Tuesday, March 23, 2010

Wednesday, March 17, 2010

The frogs are at it...........


The last two mornings the frogs have started croaking about 3am. One male and one female chatting it up. We all know what that means, they are going to start having sexy time. Should have eggs in the bowls in the next two weeks. I'm very excited, this will be the third year for the frog nursery in the back gardens. The picture above is the frog couple from last year.

Tuesday, March 16, 2010

Bloomin' in the Death Valley Shack

Mammillaria spinosissima
One of the more popular varieties of Mammillarias that are grown in cultivation. This species quickly forms an upright cylinder 12" tall x 4" wide, usually with reddish spines and decorated with several rings of vivid pinkish purple flowers. In habitat it hangs down from vertical cliffs in the Barranca de Pilcaya in Guerrero, Mexico.
This plant is in a 4" pot.

Sunday, March 7, 2010

Shhh...I think she's sleeping

Not a lot to say about this photograph, it says it all.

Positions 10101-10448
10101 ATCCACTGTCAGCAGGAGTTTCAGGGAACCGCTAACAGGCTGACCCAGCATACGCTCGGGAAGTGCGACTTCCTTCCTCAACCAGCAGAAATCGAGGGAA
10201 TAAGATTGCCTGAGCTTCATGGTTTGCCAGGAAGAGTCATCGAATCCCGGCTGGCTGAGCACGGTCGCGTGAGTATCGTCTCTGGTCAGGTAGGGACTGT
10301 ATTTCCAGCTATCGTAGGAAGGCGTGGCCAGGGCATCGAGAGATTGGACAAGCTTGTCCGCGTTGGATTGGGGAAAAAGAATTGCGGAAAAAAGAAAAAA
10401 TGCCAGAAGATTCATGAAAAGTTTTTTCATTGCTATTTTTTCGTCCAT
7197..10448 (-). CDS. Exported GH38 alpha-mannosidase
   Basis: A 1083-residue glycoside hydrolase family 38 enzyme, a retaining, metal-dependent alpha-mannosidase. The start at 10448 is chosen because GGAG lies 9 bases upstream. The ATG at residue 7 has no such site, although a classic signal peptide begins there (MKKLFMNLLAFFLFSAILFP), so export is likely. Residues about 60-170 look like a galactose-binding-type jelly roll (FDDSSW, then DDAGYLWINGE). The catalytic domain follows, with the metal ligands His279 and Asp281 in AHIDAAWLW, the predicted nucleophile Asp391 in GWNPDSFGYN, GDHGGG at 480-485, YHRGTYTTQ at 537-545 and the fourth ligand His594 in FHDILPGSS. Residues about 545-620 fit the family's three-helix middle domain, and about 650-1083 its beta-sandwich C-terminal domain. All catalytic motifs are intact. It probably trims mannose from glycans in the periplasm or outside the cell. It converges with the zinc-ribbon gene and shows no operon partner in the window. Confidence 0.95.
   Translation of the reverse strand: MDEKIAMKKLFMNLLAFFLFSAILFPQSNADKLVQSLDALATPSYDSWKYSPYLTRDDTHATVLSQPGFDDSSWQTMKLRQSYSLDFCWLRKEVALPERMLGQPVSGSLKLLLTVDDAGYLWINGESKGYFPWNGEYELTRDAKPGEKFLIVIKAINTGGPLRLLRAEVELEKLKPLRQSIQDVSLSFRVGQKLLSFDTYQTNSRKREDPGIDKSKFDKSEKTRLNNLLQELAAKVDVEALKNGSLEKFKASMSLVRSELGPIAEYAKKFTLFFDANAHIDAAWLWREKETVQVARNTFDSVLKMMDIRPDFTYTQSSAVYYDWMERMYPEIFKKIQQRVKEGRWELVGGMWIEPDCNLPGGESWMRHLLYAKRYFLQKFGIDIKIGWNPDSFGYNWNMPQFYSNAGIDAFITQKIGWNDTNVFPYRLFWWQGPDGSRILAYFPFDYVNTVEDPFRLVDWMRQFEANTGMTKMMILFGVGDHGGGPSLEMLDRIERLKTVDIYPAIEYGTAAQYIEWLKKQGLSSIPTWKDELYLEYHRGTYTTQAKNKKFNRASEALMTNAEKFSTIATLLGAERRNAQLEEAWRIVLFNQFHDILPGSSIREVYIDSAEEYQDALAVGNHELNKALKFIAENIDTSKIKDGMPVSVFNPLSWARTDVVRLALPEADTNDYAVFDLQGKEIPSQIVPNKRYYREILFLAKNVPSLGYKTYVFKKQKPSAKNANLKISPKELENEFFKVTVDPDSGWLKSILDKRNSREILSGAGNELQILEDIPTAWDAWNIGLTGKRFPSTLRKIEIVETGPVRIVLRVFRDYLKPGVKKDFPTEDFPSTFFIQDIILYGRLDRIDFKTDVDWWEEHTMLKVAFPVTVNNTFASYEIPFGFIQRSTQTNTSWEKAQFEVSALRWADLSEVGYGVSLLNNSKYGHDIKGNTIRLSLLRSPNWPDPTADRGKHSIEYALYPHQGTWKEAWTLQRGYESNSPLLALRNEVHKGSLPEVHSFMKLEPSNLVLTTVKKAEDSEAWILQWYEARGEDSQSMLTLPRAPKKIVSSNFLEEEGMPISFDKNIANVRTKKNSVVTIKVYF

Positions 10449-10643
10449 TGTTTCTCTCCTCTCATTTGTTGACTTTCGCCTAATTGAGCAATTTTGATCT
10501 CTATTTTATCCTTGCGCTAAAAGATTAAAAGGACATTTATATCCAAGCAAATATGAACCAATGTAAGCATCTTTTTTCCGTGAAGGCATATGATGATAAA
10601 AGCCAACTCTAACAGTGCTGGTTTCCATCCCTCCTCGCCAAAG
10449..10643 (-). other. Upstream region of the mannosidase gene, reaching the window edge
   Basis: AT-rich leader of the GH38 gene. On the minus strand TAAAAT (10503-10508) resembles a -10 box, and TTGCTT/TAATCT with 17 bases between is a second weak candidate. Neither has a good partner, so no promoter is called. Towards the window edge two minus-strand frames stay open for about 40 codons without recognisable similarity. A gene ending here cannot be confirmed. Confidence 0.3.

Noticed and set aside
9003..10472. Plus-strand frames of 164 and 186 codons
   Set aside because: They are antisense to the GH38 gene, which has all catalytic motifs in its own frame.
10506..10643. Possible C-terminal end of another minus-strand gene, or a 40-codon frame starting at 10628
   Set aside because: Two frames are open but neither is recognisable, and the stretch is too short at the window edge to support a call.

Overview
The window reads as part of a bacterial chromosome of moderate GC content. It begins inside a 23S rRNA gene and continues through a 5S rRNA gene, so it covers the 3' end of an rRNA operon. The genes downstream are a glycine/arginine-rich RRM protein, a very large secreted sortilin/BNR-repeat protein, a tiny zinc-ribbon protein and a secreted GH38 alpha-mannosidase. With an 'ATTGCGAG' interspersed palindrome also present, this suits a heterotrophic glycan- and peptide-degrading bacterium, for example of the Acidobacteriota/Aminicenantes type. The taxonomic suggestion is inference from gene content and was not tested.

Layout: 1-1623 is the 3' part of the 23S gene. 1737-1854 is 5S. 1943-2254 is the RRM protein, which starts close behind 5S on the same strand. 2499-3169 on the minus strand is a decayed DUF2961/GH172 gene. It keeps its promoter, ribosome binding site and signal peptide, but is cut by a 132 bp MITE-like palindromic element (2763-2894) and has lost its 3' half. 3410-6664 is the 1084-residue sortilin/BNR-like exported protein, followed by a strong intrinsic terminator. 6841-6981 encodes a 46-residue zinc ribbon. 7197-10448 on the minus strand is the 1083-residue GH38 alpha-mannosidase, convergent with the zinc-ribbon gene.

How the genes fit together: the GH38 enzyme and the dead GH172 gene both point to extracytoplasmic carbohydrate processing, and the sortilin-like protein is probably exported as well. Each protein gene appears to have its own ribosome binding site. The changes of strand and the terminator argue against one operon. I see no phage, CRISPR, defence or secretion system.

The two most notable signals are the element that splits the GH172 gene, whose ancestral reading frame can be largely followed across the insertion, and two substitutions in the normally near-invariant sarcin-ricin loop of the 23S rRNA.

It was taken about a week ago.
I like the way she has her head tuck under the leaf to block out the sun.
Will and I checked on her about a hour later and she was still there.
Too cute....................

Monday, March 1, 2010

Ribes sanguineum/ Flowering Current


I love this plant, it is a true sign to me that Spring is here. This shrub was planted in the front garden about 15 years ago. During the first 10 years I have never done much clipping on it, just to keep it in control. In the last five years I have been pruning it into a tall cylinder shape, never clipping the top. Want the height, it is a very dominant plant in the front garden.
Beautiful soft pink five petal flowers hanging like a small cluster of grapes. Hummingbirds love them as well as chickadees, finches, and sparrows flitting about through the shrub hopefully they are finding bugs to eat.
Ribes sanguineum is a native deciduous shrub here in the Pacific Northwest and it is found from British Columbia to California. It does best in well drained soil in a sunny location and less well in heavy soil and shade. Blooms range in colors of pale pink, pink, rose, magenta, fuchsia, red, and scarlet. Does bare fruit not very palatable for humans, but perfect for songbirds. Leaves are very maple like and turn a bronze color in the fall. A perfect plant for a drought tolerant garden in the Northwest.
USDA hardiness zone 5 to zone 8